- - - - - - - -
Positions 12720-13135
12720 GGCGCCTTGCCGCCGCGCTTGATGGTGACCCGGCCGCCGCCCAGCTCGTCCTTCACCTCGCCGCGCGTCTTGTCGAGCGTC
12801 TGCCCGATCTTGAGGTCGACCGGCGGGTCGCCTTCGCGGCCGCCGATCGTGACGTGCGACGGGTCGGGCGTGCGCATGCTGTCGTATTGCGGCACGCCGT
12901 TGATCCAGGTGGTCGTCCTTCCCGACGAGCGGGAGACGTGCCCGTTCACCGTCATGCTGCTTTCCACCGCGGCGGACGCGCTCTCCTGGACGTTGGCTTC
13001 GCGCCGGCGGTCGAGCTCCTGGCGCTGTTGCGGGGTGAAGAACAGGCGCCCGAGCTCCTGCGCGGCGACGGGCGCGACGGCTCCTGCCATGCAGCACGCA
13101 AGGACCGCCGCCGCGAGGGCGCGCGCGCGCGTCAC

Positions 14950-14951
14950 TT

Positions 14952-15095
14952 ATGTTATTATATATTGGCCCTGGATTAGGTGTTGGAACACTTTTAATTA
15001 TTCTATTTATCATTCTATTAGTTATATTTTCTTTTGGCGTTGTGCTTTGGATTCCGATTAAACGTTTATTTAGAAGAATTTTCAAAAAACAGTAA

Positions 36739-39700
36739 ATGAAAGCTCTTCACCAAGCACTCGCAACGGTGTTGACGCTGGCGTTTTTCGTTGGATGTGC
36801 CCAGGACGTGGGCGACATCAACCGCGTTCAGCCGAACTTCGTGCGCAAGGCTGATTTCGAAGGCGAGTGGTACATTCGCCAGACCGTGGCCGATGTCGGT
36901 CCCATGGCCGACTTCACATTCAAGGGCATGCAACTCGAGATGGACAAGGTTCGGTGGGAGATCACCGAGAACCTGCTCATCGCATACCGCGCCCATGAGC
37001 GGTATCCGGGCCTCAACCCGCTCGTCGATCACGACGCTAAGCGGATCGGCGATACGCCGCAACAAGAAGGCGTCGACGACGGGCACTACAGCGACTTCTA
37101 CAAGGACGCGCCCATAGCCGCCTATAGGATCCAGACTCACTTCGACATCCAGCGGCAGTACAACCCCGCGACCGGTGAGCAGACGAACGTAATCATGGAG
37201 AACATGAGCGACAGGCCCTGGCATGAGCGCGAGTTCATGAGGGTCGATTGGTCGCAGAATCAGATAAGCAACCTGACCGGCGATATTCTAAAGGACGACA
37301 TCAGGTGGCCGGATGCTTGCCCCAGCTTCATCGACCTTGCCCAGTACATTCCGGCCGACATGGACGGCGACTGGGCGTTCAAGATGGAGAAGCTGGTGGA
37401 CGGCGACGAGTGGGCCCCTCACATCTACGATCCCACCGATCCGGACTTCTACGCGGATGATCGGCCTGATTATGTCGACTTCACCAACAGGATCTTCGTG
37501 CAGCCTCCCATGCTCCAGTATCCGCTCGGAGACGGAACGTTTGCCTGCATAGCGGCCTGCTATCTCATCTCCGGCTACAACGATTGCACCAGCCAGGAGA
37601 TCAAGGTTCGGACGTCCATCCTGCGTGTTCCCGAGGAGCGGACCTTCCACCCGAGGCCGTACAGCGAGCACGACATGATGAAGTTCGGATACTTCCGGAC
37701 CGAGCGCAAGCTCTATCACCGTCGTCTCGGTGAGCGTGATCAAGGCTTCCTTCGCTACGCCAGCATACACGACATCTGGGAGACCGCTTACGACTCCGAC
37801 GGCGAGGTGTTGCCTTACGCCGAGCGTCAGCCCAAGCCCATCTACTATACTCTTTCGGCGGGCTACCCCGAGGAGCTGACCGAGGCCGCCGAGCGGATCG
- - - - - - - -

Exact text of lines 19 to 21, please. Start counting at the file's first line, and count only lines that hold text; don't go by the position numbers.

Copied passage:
37301 TCAGGTGGCCGGATGCTTGCCCCAGCTTCATCGACCTTGCCCAGTACATTCCGGCCGACATGGACGGCGACTGGGCGTTCAAGATGGAGAAGCTGGTGGA
37401 CGGCGACGAGTGGGCCCCTCACATCTACGATCCCACCGATCCGGACTTCTACGCGGATGATCGGCCTGATTATGTCGACTTCACCAACAGGATCTTCGTG
37501 CAGCCTCCCATGCTCCAGTATCCGCTCGGAGACGGAACGTTTGCCTGCATAGCGGCCTGCTATCTCATCTCCGGCTACAACGATTGCACCAGCCAGGAGA